House Democrats Passed HR 1, Their Massive Voting Rights Bill

March 3, 2021
In The News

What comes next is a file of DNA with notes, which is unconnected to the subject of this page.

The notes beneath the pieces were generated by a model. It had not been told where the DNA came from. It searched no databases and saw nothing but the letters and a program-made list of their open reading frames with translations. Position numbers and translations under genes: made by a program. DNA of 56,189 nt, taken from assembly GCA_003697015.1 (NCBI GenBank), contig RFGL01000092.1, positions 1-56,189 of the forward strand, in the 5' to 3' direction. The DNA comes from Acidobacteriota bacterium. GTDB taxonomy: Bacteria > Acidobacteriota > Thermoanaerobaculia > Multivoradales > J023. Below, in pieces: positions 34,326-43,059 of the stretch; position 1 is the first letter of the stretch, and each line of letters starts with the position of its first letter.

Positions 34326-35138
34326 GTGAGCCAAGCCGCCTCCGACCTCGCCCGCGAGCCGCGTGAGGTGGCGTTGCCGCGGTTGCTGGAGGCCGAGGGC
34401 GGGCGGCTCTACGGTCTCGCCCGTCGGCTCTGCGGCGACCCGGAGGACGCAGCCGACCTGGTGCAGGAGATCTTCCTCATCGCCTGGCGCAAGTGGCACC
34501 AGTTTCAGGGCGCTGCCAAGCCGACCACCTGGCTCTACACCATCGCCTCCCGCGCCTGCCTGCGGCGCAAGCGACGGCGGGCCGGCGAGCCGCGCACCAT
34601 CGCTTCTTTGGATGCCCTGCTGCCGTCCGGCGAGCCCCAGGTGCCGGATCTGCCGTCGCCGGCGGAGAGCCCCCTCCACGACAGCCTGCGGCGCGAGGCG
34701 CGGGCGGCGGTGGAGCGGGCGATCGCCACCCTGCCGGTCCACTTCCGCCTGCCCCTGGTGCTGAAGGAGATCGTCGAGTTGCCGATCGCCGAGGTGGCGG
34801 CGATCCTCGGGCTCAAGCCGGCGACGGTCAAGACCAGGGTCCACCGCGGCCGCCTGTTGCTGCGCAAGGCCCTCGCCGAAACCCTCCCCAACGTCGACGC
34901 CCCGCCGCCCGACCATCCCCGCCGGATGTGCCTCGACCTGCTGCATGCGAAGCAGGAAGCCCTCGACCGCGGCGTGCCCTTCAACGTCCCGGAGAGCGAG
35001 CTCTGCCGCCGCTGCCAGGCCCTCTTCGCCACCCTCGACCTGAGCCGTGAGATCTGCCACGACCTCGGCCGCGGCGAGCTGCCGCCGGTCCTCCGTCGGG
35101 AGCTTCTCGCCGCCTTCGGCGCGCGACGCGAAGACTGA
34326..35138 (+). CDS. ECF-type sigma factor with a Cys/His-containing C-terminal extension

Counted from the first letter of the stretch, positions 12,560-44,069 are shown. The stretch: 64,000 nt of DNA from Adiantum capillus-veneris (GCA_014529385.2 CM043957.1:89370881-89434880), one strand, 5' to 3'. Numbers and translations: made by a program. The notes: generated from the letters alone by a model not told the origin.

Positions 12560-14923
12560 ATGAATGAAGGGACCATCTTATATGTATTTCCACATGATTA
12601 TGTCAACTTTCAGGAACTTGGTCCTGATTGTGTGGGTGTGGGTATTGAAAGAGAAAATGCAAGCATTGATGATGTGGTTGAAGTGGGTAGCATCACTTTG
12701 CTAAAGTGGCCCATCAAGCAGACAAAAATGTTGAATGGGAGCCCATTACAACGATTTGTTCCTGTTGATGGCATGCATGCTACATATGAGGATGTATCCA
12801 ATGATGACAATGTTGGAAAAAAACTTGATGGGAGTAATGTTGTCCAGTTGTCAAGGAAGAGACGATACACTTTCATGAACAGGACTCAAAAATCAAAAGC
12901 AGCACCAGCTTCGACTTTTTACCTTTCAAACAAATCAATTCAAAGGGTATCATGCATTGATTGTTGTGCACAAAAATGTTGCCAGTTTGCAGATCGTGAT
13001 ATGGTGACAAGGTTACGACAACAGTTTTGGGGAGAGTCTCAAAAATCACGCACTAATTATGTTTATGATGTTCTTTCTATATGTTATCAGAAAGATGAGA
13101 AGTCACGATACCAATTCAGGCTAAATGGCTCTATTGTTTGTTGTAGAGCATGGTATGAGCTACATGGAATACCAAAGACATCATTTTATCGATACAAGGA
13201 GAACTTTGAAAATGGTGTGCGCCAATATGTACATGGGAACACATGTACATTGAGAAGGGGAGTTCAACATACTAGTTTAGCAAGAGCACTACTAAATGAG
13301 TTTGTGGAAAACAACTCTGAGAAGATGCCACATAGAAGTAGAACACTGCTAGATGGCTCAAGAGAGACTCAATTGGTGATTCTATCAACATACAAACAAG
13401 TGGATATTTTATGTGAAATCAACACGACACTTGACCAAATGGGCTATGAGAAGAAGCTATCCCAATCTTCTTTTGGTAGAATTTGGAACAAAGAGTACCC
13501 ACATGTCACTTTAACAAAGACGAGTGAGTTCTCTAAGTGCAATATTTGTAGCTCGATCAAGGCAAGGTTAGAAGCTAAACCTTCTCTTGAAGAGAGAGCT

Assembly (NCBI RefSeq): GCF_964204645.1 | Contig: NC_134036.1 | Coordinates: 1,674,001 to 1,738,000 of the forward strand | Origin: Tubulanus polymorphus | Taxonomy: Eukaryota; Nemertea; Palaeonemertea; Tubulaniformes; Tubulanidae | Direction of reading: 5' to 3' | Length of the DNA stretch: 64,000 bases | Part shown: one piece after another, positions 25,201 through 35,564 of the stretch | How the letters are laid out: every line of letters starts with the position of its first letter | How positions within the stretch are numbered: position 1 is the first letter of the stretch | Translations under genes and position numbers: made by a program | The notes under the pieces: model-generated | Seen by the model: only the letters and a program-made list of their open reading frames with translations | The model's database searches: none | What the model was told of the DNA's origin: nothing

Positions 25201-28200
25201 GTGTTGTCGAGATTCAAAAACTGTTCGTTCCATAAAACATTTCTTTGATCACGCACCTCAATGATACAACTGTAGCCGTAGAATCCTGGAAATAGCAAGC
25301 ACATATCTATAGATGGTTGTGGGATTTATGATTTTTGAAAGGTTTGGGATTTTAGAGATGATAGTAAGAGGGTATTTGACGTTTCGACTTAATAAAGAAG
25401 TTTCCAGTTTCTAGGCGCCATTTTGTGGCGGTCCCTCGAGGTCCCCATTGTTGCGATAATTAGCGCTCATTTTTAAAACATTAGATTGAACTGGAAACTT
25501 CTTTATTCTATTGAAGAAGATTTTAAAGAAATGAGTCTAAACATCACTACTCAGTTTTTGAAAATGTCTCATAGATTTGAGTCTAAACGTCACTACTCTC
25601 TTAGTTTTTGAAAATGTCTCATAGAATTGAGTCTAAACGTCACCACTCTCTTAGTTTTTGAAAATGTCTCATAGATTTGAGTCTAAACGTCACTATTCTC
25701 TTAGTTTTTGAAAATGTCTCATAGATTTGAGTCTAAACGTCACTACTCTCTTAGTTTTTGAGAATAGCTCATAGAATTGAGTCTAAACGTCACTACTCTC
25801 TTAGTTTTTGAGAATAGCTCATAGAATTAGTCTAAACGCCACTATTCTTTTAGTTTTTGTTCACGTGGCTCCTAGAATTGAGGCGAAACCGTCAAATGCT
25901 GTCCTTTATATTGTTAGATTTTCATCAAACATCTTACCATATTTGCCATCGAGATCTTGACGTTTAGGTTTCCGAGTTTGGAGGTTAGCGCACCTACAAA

House Democrats have passed HR 1, their signature anti-corruption and voting rights reform bill, for the second time in two years. But even though their party now holds the majority in the Senate, the bill has a tough road ahead of it. As the numeral suggests, HR 1 and its Senate component S 1 — also known as the For the People Act — are Democrats’ first legislative priority. The sweeping democracy reform bill has been top of the list since House Democrats first took back the majority in the 2018 midterms and immediately set out to expand voting rights and curb the influence of money in politics. There’s a lot of ground covered in its nearly 800 pages, but some of its key points are creating a national system for automatic voter registration, putting in transparency requirements for political advertising, and instituting nonpartisan redistricting commissions to end partisan gerrymandering. Polling back in 2019 and now shows the bill is broadly popular with the public, but it went nowhere in the Republican-led Senate in 2019. Even with the current slim Democratic control (a 50-50 Senate with Vice President Kamala Harris as the tiebreaker), it will be incredibly difficult to pass with the required 60 votes to skirt the Senate filibuster. The politics are even tighter this time around; some moderate House Democrats who voted for the bill before pushed more aggressively for changes in the current bill. The bill’s future in the Senate is also untested, as then-Majority Leader McConnell never allowed it to come to the floor in 2019. “If Mitch McConnell is not willing to provide 10 Republicans to support this landmark reform, I think Democrats are going to step back and reevaluate the situation,” Rep. John Sarbanes (D-MD), the author of HR 1, told Vox in a recent interview. “There’s all manner of ways you could redesign the filibuster so [the bill] would have a path forward....” “If we can get this done and into law in the next few months, there will be enough time to implement many of these things in time for the 2022 midterm election, including how reforming how this redistricting is done,” Sarbanes said.